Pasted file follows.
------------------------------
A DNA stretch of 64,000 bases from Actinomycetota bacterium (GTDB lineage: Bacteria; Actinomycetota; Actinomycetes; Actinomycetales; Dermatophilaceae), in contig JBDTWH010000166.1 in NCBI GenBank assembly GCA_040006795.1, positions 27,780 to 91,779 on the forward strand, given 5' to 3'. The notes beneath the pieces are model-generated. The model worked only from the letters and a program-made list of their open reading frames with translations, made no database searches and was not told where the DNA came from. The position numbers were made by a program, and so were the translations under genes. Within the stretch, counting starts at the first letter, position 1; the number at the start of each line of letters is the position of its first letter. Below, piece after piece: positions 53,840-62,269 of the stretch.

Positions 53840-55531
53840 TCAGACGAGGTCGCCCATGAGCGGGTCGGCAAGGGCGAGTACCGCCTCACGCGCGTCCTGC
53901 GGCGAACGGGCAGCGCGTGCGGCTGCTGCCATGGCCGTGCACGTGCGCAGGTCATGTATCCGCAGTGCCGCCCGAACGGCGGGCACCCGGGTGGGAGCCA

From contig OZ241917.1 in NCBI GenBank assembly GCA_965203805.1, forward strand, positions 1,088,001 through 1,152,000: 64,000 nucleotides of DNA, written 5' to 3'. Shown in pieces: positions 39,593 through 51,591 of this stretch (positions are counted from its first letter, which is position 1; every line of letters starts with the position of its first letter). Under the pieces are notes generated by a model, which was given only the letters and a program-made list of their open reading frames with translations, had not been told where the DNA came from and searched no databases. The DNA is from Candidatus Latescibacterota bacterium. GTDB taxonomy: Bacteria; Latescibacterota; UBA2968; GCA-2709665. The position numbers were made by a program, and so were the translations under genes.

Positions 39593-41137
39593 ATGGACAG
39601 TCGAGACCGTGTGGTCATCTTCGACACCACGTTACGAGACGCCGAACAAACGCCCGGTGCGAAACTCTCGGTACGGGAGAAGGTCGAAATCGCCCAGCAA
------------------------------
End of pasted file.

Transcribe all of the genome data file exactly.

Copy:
A DNA stretch of 64,000 bases from Actinomycetota bacterium (GTDB lineage: Bacteria; Actinomycetota; Actinomycetes; Actinomycetales; Dermatophilaceae), in contig JBDTWH010000166.1 in NCBI GenBank assembly GCA_040006795.1, positions 27,780 to 91,779 on the forward strand, given 5' to 3'. The notes beneath the pieces are model-generated. The model worked only from the letters and a program-made list of their open reading frames with translations, made no database searches and was not told where the DNA came from. The position numbers were made by a program, and so were the translations under genes. Within the stretch, counting starts at the first letter, position 1; the number at the start of each line of letters is the position of its first letter. Below, piece after piece: positions 53,840-62,269 of the stretch.

Positions 53840-55531
53840 TCAGACGAGGTCGCCCATGAGCGGGTCGGCAAGGGCGAGTACCGCCTCACGCGCGTCCTGC
53901 GGCGAACGGGCAGCGCGTGCGGCTGCTGCCATGGCCGTGCACGTGCGCAGGTCATGTATCCGCAGTGCCGCCCGAACGGCGGGCACCCGGGTGGGAGCCA

From contig OZ241917.1 in NCBI GenBank assembly GCA_965203805.1, forward strand, positions 1,088,001 through 1,152,000: 64,000 nucleotides of DNA, written 5' to 3'. Shown in pieces: positions 39,593 through 51,591 of this stretch (positions are counted from its first letter, which is position 1; every line of letters starts with the position of its first letter). Under the pieces are notes generated by a model, which was given only the letters and a program-made list of their open reading frames with translations, had not been told where the DNA came from and searched no databases. The DNA is from Candidatus Latescibacterota bacterium. GTDB taxonomy: Bacteria; Latescibacterota; UBA2968; GCA-2709665. The position numbers were made by a program, and so were the translations under genes.

Positions 39593-41137
39593 ATGGACAG
39601 TCGAGACCGTGTGGTCATCTTCGACACCACGTTACGAGACGCCGAACAAACGCCCGGTGCGAAACTCTCGGTACGGGAGAAGGTCGAAATCGCCCAGCAA